Finally, the Trump era had jumped the shark. He revelled in it. “It amazes me when I read the things that I read,” he said. “It amazes me when I read the Wall Street Journal, which is always so negative. It amazes me when I read – the New York Times is not even – I barely read it. You know, we don’t distribute it in the White House anymore, and the same thing with the Washington Post.
“Because you see, I know the truth. And people out there in the world, they really don’t know the truth. They don’t know what it is. They use different slogans and different concepts for me almost every week trying to catch something.
“Last week, it was, oh, chaos. You see me, there’s no chaos. No chaos. I’m the one telling everybody to be calm. There’s no chaos at the White House. We have unbelievable professionals. It’s really – I mean, I think I came up with the term, I hope I came up with the term, but it is fake news. It’s more than fake news, it’s corrupt news.”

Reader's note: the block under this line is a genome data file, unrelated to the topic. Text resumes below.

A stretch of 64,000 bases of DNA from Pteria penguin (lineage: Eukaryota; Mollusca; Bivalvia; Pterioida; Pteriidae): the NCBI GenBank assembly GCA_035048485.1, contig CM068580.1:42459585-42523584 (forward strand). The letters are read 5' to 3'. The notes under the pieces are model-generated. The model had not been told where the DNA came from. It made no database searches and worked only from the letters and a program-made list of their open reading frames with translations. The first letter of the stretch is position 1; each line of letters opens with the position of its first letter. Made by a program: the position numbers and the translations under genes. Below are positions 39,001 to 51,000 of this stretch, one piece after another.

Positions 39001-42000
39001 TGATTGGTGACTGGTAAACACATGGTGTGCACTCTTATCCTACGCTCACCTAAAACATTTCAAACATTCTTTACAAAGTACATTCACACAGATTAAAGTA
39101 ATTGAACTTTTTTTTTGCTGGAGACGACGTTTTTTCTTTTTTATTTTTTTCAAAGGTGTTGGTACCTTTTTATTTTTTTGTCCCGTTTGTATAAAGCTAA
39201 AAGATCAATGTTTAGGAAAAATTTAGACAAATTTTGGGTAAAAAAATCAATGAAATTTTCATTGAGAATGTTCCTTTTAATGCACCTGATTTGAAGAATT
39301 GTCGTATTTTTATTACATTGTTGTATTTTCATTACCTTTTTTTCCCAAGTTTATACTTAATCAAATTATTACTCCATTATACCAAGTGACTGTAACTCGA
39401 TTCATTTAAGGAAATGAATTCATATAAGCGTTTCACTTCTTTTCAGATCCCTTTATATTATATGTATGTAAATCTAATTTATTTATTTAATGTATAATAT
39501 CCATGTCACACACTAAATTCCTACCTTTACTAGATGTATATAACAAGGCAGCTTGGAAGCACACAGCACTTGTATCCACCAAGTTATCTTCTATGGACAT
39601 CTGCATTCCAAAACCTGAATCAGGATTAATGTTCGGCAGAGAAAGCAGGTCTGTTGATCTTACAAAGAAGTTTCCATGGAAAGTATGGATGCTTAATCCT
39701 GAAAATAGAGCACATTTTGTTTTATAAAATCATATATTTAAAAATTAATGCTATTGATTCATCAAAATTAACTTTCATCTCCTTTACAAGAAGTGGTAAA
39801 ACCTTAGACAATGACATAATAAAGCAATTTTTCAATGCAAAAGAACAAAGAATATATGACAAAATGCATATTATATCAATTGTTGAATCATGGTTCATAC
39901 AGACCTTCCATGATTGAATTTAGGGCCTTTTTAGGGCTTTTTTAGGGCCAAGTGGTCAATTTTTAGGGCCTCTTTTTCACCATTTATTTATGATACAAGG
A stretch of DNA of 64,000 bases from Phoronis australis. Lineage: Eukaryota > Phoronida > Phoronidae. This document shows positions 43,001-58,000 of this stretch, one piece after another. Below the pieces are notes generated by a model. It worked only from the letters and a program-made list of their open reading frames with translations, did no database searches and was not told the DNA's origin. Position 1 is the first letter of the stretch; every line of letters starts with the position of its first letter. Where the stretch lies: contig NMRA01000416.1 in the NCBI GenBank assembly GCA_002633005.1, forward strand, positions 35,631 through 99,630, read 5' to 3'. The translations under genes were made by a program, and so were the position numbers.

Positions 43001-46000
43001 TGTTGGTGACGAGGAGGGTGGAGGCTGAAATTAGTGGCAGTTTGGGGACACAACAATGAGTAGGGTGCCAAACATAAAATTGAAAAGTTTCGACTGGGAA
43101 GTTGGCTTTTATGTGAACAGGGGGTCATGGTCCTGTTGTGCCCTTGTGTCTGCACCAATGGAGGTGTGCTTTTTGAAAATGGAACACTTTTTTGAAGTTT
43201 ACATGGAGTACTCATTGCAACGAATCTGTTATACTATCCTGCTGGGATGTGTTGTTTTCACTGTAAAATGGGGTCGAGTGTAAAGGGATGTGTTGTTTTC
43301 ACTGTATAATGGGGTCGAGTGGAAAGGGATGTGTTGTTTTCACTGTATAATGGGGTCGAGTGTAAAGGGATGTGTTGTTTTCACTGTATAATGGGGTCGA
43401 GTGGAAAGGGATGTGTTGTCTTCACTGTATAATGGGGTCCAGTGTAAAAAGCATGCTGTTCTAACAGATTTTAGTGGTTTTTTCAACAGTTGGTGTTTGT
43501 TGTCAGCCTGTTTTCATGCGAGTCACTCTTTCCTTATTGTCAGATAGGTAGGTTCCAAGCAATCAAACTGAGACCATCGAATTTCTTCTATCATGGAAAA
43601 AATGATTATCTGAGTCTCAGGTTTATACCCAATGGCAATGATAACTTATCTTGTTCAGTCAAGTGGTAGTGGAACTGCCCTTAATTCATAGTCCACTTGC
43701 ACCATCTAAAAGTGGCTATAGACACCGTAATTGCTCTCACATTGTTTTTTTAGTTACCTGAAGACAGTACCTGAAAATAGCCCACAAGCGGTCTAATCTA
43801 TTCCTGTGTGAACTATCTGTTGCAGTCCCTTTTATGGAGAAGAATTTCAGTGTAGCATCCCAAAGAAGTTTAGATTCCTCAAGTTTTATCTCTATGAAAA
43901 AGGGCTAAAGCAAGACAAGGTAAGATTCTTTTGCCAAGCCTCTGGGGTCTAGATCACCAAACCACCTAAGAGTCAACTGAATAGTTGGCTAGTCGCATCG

Trump continued to gripe about media outlets not calling him and said Democratic governors have praised him. “This administration has done a great job, but the press is very dishonest.”
Rion chimed in: “More than dishonest. They’re siding with state propaganda!”
Suddenly we were in the rightwing fever swamps of the internet. As Hahn and Birx looked on, betraying no emotion, Trump replied: “I think they do. They are siding with China. They are doing things that they shouldn’t be doing. They’re siding with many others; China is the least of it.
“So why are they doing this? You’ll have to ask them. But if we had an honest media in this country, our country would be an even greater place.”
Minutes later, the self-styled “wartime president” was gone. Yet another pivot had been unpivoted. John Heilemann, a host on the MSNBC network, observed: “The president, aspiring to be Churchillian, turns out at every turn to be Donald Trump.”